Sources: Thrillist execs lock striking workers out of Slack, email, and building

By Cale Guthrie Weissman

August 13, 2018

Today, staff at the website Thrillist didn’t go to work. This planned action was a protest over the company’s failed collective bargaining attempts; Thrillist’s union claims that the site’s parent company, Ben Lerer’s Group Nine Media, refuses to compromise on baseline issues, such as “livable salary minimums and fair annual increases.”


And Group Nine has allegedly retaliated against those who didn’t work today.

According to staff writer Kastalia Medrano, the company has deactivated both the Slack accounts and emails of those who didn’t come to the office today:

Multiple sources close to the Thrillist staff confirmed Medrano’s information to me.

Another tweet said one staffer’s key card did not work when he tried to get into the building.

It’s unclear what Group Nine is doing with this reaction–whether this is a temporary deactivation or if the company is planning to fire everyone involved. I reached out to the company for comment and will update if I hear back.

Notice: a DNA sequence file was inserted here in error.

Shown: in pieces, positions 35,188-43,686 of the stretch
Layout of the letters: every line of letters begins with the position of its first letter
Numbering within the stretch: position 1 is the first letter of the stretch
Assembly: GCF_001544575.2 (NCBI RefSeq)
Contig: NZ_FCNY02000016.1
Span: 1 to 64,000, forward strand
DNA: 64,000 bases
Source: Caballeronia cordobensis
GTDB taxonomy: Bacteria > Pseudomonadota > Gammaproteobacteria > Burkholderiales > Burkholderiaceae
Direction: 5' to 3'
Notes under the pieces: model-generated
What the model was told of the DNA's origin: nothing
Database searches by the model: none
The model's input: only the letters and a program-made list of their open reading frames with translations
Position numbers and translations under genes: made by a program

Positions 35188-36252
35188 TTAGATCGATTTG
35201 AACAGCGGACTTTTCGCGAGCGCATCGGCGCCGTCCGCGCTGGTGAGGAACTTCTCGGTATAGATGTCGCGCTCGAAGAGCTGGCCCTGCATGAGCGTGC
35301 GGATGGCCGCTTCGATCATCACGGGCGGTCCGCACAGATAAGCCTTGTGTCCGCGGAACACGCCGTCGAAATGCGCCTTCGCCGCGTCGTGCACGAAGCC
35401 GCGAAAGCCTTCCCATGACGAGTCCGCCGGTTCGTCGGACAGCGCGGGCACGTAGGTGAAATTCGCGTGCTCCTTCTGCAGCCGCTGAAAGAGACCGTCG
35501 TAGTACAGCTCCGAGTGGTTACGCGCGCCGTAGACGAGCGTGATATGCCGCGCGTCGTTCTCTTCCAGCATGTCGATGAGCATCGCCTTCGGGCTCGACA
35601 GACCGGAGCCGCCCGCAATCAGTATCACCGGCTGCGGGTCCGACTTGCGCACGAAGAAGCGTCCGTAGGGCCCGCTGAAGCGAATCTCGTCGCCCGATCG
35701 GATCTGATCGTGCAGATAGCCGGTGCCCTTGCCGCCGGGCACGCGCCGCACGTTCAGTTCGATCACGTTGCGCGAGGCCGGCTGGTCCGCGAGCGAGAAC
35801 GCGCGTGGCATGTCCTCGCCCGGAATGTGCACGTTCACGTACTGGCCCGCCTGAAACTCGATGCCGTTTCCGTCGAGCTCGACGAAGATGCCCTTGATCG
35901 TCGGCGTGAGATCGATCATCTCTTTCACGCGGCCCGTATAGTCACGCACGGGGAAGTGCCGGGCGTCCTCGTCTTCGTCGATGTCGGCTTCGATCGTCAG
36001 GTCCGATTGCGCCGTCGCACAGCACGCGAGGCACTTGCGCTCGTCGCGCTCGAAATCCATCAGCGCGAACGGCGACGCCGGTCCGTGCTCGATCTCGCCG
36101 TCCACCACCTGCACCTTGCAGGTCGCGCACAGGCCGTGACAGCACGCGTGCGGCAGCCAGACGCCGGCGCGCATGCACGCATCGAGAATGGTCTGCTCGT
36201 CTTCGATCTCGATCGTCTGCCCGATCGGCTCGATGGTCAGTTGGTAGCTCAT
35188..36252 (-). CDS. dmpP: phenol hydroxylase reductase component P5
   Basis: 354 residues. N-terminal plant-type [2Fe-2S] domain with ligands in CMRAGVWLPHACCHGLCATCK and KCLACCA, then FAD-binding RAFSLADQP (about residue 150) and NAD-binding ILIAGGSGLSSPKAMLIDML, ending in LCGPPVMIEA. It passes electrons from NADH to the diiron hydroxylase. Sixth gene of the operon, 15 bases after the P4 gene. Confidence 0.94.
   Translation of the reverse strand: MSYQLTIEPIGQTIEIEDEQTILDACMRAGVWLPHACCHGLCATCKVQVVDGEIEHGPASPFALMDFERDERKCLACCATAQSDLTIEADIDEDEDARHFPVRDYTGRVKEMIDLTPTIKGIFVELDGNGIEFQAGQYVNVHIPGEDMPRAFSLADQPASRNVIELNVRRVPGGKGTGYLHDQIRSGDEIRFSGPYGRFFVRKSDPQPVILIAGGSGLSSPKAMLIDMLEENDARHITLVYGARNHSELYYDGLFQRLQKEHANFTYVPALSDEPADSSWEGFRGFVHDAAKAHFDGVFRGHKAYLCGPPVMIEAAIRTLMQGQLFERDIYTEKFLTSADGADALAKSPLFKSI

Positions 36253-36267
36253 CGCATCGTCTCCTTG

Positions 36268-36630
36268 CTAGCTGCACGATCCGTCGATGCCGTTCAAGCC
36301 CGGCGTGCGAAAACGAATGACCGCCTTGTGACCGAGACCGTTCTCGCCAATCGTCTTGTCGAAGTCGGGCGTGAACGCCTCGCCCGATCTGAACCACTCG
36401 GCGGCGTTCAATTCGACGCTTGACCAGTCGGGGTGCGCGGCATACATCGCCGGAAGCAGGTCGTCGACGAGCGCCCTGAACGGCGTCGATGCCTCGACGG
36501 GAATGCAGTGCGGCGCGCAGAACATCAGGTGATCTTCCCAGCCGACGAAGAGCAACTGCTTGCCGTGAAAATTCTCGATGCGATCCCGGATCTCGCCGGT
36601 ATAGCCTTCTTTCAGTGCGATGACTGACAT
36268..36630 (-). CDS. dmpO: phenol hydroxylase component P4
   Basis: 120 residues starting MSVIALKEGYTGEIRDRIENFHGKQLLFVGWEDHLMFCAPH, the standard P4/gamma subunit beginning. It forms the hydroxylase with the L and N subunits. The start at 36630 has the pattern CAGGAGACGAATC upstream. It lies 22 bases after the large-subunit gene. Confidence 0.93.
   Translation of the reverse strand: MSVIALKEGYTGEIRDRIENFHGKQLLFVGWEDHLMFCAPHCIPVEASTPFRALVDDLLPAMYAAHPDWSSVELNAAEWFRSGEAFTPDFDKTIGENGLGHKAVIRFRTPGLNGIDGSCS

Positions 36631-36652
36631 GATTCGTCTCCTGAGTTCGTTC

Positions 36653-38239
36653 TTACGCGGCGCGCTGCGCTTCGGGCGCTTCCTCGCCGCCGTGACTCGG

Earlier today, Group Nine gave me a comment about the work stoppage, saying, “We support our employees’ decision to organize and have been working with them in good faith to negotiate a collective bargaining agreement.” This latest action seems to go against the company’s claim of support.

Whatever the case may be, penalizing an organizing workforce does not reflect well on Group Nine. If my memory serves me right, this is the first time a digital newsroom has essentially gone on strike. And this is one of the most severe reactions to a unionization effort I can recall–save for Joe Ricketts’s decision to shutter both DNAInfo and Gothamist when they unionized.

Let’s hope this is a bizarre technical glitch, even though it sure doesn’t seem like one.